Walking into the studio and seeing the work that was being done for Aliens was humbling. Learning about the existence of a “Queen Alien” and seeing the artists working on the maquette (that would eventually be molded and used for the miniature puppet) was thrilling. Alternatively, there was another perk: Swiss artist, H.R. Giger’s original suits were at the shop and sections of them were to be molded for the construction of the aliens that were now being referred to as “warriors.”

As the wooden crate was opened, I learned a VERY important lesson about practical creature effects.

My understanding is that when H.R. Giger was tapped to create the alien for the first film, he was a fine artist and not a practical creature suit fabricator. Please understand what I’m attempting to explain. The original suit is fantastic, primarily because it was not made by a traditional make-up effects company. Giger, obviously, used what little knowledge he had about creature suit building and a lot of imagination because what I saw was very…rough. True, it had been abused by the stress of suiting up the actor, and the gooey methocel that it had been coated with and also, by time itself. Latex, unfortunately, does not stand up well to time. It oxidizes and becomes brittle, literally turning to dust. What’s worse is that the introduction of air into the mixture as foam latex makes it deteriorate that much faster.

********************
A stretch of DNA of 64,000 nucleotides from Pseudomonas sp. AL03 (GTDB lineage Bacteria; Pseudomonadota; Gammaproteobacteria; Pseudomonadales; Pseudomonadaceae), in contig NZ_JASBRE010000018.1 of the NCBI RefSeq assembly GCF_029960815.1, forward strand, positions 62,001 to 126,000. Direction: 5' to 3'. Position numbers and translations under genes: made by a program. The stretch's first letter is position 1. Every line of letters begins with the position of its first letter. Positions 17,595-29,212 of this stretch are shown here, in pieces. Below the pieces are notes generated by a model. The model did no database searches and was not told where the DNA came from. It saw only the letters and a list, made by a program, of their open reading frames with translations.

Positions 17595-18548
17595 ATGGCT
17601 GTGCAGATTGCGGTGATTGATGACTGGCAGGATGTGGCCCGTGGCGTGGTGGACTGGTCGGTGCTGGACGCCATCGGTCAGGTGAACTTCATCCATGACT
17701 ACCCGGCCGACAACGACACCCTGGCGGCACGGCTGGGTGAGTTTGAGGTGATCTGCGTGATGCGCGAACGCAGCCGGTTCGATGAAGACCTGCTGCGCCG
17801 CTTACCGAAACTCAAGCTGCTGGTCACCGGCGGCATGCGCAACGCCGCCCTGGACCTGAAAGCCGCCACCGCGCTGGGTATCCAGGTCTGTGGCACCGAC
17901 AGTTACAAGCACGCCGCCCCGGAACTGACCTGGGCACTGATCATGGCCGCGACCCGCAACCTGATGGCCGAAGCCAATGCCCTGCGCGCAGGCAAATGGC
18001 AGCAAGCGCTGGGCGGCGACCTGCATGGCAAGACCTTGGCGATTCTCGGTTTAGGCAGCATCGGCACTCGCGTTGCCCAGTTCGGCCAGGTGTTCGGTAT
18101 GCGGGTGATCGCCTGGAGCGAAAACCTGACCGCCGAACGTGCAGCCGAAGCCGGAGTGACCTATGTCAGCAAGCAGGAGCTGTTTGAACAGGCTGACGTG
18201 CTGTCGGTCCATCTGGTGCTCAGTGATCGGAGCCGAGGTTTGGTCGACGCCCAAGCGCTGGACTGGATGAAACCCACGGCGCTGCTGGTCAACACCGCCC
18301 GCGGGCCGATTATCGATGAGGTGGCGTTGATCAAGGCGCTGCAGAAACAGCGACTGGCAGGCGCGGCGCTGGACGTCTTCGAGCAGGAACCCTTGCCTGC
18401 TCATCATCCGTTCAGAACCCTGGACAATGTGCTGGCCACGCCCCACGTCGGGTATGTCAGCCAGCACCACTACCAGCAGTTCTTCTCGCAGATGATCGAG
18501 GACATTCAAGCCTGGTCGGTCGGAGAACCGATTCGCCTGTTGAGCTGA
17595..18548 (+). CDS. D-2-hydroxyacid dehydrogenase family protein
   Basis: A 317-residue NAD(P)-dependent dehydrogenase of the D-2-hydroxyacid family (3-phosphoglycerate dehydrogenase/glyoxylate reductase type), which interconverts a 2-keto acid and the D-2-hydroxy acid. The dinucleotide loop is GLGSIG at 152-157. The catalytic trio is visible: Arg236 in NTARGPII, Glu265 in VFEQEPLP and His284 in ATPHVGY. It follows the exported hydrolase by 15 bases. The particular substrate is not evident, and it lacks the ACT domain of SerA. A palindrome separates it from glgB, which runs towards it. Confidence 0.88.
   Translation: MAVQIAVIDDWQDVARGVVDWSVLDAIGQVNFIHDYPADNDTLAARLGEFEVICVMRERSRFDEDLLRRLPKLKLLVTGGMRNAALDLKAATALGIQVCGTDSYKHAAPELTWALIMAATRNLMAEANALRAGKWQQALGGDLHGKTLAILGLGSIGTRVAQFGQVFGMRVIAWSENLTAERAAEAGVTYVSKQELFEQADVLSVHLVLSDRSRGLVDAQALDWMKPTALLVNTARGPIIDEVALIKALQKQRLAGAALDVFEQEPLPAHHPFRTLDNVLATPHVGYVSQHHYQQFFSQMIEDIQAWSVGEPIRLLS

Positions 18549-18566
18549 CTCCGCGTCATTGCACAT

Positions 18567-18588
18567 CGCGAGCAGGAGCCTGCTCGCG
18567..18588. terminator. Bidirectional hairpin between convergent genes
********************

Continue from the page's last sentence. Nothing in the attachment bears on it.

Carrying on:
The lesson I learned was this: It is all in the way that something is shot that makes it effective or not. H.R. Giger’s alien was the cooperation of a strong, individual design, matched with a director’s vision, and a cinematographer’s eye.

My first day of work was on Friday in the satellite mold shop. The mold shop supervisor was effects veteran, Tim Lawrence and he announced that someone would have to come to work on Saturday to mold a section of the Alien’s back. Since it was my first day and I hadn’t put in a full week, I was selected. I would be joined by a younger, but more experienced Robert Kurtzman (the “K” of KNB EFX Group).

Unfortunately, for the following story to have any gravity, I need to explain some mold making fundamentals. Here’s the dry science part.

In order to mold of something rigid, a soft mold is generally made. Most studios turn to silicone or urethane to make it. This soft mold-making material needs to be encased in a rigid mother mold or “matrix” as it is sometimes called, otherwise you have a worthless, shapeless mess.